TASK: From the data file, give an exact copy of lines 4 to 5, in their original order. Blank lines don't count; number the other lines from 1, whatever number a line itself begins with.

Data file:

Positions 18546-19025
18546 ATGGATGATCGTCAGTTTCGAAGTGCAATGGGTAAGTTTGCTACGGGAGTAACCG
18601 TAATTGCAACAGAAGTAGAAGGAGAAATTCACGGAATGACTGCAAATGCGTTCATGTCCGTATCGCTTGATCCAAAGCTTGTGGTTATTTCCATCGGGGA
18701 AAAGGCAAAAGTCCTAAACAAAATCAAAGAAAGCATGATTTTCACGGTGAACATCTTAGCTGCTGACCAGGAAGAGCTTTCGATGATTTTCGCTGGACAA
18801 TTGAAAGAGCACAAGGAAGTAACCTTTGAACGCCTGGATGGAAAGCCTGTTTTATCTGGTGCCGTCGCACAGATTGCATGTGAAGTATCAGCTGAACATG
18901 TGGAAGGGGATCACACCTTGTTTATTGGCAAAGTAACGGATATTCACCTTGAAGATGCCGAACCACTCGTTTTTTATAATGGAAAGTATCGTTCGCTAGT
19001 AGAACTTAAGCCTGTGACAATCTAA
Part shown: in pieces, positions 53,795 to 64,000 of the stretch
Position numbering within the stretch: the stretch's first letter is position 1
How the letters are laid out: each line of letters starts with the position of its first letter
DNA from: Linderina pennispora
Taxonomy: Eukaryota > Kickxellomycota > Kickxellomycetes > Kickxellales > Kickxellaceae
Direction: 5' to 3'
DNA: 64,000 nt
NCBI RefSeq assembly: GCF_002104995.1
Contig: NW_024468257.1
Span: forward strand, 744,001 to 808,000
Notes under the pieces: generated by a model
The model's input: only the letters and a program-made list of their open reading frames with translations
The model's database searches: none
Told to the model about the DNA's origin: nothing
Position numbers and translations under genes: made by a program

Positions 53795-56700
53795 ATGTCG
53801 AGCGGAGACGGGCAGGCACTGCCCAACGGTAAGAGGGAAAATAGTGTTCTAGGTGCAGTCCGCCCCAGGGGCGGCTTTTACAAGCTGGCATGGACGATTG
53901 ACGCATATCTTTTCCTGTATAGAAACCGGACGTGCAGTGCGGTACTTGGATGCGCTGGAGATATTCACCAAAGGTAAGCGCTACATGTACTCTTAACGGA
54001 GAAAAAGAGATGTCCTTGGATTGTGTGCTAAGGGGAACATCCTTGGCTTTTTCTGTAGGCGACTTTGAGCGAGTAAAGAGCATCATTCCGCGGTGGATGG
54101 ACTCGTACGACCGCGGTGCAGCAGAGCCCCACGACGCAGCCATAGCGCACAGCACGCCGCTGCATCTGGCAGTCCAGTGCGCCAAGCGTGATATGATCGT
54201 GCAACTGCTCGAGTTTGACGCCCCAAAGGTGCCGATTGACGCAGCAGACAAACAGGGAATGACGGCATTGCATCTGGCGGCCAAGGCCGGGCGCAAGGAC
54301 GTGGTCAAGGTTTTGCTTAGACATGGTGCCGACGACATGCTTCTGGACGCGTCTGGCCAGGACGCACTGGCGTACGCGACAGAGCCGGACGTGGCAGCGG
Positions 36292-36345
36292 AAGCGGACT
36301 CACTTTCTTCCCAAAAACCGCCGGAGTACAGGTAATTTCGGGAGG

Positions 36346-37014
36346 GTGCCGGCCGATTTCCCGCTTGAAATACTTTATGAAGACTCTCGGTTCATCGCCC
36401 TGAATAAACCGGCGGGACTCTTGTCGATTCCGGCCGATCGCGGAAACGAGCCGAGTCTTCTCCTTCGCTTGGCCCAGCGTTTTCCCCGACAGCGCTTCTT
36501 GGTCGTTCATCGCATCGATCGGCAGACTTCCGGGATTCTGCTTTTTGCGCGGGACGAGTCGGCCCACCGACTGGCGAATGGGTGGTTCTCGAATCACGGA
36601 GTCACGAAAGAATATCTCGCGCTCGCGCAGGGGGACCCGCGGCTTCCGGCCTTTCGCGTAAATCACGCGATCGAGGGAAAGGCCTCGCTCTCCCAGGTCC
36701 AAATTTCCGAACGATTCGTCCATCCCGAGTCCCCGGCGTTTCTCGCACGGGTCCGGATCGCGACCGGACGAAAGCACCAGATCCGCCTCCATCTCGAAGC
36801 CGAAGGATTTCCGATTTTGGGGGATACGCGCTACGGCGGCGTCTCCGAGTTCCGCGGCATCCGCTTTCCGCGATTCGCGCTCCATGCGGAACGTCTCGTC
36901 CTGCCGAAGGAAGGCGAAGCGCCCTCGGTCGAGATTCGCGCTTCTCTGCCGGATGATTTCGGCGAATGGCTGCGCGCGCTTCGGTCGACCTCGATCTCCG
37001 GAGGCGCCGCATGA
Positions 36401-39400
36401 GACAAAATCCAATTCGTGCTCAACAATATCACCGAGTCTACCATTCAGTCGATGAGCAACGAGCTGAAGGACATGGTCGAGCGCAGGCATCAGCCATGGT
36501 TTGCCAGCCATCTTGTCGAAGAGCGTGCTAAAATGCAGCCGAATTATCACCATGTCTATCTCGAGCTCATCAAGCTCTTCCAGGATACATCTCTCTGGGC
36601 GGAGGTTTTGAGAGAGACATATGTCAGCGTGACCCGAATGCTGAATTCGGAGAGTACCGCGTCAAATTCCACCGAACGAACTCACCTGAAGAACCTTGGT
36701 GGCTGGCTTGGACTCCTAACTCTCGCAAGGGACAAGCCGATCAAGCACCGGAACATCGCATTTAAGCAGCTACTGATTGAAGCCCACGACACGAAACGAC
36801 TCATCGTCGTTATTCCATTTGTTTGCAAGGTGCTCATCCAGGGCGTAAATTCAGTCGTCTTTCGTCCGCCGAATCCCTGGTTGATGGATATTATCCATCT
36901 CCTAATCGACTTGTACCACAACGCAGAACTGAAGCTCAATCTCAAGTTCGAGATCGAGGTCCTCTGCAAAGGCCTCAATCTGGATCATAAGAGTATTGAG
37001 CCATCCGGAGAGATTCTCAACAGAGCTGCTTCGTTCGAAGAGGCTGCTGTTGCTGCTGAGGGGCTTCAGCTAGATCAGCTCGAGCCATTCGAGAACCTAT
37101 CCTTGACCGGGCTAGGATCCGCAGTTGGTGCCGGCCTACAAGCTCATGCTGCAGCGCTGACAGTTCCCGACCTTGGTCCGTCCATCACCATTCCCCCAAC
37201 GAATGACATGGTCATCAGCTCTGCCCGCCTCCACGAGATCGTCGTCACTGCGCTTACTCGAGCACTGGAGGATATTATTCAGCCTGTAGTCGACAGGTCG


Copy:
18701 AAAGGCAAAAGTCCTAAACAAAATCAAAGAAAGCATGATTTTCACGGTGAACATCTTAGCTGCTGACCAGGAAGAGCTTTCGATGATTTTCGCTGGACAA
18801 TTGAAAGAGCACAAGGAAGTAACCTTTGAACGCCTGGATGGAAAGCCTGTTTTATCTGGTGCCGTCGCACAGATTGCATGTGAAGTATCAGCTGAACATG